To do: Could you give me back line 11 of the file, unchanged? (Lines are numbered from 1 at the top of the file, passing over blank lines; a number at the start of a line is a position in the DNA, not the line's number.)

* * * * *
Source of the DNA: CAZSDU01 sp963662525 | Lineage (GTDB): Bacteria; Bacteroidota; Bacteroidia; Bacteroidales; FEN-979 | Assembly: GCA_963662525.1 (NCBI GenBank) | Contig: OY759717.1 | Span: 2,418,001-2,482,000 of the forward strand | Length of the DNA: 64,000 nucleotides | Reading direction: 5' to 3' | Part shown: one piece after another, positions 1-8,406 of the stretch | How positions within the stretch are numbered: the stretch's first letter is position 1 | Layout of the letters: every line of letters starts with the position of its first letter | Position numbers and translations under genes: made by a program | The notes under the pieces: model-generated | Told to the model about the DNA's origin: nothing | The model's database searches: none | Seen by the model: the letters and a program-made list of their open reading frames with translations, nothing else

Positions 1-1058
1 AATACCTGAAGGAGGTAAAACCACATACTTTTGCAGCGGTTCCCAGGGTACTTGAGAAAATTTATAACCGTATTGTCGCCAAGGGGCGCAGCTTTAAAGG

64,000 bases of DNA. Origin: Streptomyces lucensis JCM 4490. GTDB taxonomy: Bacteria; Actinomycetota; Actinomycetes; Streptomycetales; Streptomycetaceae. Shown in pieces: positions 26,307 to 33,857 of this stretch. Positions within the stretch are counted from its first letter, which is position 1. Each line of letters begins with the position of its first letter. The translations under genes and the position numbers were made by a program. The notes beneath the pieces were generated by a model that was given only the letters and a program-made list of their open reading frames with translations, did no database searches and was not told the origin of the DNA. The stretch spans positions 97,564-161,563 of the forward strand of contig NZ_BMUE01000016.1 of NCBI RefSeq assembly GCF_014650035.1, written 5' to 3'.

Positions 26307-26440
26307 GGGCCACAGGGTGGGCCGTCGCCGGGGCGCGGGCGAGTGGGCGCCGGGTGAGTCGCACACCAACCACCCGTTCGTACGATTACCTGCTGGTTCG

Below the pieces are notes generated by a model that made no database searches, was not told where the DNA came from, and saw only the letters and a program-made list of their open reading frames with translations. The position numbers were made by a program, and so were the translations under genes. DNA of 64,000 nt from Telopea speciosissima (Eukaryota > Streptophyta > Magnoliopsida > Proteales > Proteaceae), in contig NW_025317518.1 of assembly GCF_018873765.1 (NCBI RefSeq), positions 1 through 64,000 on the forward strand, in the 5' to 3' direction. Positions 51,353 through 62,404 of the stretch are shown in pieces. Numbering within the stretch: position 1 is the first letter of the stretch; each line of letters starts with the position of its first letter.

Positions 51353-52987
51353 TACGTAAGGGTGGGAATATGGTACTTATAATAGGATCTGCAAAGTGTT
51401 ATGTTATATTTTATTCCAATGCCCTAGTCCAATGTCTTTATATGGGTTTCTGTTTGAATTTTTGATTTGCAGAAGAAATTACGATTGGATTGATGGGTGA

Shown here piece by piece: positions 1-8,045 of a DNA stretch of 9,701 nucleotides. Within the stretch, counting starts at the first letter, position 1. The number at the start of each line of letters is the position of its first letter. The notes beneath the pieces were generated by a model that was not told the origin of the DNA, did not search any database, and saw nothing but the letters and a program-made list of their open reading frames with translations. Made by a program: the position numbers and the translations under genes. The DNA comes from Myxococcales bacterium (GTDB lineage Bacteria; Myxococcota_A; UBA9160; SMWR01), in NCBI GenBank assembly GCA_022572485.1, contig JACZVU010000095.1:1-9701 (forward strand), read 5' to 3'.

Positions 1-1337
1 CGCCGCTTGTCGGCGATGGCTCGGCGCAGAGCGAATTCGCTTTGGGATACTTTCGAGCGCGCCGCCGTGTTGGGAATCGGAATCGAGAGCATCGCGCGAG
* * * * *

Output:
Shown here piece by piece: positions 1-8,045 of a DNA stretch of 9,701 nucleotides. Within the stretch, counting starts at the first letter, position 1. The number at the start of each line of letters is the position of its first letter. The notes beneath the pieces were generated by a model that was not told the origin of the DNA, did not search any database, and saw nothing but the letters and a program-made list of their open reading frames with translations. Made by a program: the position numbers and the translations under genes. The DNA comes from Myxococcales bacterium (GTDB lineage Bacteria; Myxococcota_A; UBA9160; SMWR01), in NCBI GenBank assembly GCA_022572485.1, contig JACZVU010000095.1:1-9701 (forward strand), read 5' to 3'.